The decade's most triggering comedy
President Joe Biden tried to blow his horn Sunday with a claim that Americans’ real wages are higher than before the pandemic, but instead bringing the walls of Jericho tumbling down, the bogus boast earned a swift rebuke from Twitter’s Community Notes.
“The tweet’s claim about real wages contains a factual error,” Community Notes chided Biden. “On 3/15/20 when US COVID lockdowns began real wages adjusted for inflation (AFI) were $11.15. As of 7/16/23 real wages AFI are $11.05. Real wages AFI remain lower (not higher) than before the pandemic.”
Right now, real wages for the average American worker is higher than it was before the pandemic, with lower wage workers seeing the largest gains.
— President Biden (@POTUS) July 16, 2023
The Twitter account for the GOP, not to be outdone, added, “Since Biden took office, real wages are down 3%.”
Since Biden took office, real wages are down 3%.
— GOP (@GOP) July 16, 2023
As shown by YCharts, by the end of April 2020, before the COVID impact had started to take full effect, real wages rose to their highest level in the last four years: $11.72. By the end of June 2020, they fell to $11.41 and remained at roughly that level until after Biden was inaugurated.
But then they started dipping steadily; by May 31, 2022, they were hovering at $11.01, and by the end of the next month they had plunged to $10.92.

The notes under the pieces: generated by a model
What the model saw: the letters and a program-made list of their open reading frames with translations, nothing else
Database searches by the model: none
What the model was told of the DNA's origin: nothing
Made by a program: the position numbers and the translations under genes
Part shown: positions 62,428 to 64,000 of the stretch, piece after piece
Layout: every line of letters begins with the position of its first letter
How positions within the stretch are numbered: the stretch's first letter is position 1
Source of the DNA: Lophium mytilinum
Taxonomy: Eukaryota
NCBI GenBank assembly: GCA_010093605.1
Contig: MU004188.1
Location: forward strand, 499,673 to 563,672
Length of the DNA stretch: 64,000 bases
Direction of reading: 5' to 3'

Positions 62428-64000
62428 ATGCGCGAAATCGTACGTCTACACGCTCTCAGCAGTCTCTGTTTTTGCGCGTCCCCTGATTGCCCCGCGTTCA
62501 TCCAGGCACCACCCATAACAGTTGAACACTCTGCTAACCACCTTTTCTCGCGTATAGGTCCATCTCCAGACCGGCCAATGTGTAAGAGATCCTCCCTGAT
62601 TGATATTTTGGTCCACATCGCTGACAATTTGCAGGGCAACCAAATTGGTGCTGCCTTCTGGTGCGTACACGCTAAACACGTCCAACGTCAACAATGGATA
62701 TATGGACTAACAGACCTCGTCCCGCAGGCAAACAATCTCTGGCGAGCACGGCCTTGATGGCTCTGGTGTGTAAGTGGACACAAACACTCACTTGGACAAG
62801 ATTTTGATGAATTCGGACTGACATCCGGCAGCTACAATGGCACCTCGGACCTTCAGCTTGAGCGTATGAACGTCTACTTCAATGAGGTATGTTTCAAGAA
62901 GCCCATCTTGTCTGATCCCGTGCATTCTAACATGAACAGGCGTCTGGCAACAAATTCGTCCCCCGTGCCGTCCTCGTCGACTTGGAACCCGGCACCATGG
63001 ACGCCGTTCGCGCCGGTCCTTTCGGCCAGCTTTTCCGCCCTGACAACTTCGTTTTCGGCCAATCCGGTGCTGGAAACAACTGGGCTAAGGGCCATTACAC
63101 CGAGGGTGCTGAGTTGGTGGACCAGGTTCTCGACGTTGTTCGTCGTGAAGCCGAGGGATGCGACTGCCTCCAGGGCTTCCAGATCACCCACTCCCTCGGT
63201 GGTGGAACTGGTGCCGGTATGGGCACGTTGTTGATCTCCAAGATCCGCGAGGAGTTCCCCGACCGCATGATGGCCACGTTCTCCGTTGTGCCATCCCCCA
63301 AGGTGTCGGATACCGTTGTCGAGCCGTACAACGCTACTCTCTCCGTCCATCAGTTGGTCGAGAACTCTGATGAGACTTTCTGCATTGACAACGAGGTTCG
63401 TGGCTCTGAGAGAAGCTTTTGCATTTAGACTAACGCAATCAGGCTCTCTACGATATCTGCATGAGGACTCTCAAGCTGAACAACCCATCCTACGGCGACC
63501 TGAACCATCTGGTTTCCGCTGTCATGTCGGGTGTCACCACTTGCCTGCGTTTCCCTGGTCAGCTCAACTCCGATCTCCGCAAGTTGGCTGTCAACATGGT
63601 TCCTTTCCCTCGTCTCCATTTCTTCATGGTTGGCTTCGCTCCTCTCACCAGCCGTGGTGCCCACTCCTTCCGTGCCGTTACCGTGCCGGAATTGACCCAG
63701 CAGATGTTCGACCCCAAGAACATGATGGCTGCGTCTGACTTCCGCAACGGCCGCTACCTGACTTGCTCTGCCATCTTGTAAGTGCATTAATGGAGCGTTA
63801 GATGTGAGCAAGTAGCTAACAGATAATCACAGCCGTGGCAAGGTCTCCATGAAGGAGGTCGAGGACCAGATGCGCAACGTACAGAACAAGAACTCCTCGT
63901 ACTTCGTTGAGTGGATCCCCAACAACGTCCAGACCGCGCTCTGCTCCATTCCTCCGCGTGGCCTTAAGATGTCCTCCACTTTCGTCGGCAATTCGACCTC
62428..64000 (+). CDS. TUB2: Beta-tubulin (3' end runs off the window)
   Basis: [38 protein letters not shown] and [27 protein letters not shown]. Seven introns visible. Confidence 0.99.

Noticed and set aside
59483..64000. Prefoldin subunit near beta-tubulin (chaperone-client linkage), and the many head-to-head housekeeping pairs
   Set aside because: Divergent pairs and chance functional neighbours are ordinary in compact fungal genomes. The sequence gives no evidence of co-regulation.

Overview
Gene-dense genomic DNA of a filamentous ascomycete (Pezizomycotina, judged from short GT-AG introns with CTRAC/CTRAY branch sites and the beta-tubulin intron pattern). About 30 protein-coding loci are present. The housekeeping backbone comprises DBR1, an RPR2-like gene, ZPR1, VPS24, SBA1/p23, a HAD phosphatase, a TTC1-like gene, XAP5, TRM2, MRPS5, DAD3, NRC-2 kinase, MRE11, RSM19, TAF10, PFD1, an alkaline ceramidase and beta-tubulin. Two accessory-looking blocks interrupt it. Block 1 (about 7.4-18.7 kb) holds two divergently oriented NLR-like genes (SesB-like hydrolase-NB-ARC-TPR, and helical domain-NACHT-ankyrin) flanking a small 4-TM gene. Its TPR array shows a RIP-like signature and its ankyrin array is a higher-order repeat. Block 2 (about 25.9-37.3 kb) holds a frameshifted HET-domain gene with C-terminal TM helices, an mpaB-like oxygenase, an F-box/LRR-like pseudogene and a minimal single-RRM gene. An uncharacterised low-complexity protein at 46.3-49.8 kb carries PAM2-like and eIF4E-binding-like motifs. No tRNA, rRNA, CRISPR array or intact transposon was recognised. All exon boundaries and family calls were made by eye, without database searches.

In the 31 months starting in February 2021, just after Biden was inaugurated, the inflation rate has averaged a whopping 6.22%. When Biden took office the rate had been 1.4% in January 2021. But he signed into the law the $1.9 trillion American Rescue Plan and a $1.1 trillion infrastructure package.
Conversely, in the 31 months starting in February 2017, just after former President Trump was inaugurated, the inflation rate averaged only 2.17 %. When Trump took office the rate had been 2.5% in January 2017.
In Biden’s 2023 State of the Union Address, he boasted that he had created “12.7 million new jobs, more jobs created in two years than any president has ever created in four years.”
That ignored the fact that the U.S. economy lost over 22 million jobs in March and April 2020 as a result of the economic shutdowns triggered by the COVID pandemic.
In the first two years of Biden’s tenure as president, federal spending rose to 40% higher than the pre-COVID 2019 budget. Biden’s proposed 2024 budget would add as much to the national debt as former President Trump and former president George W. Bush combined.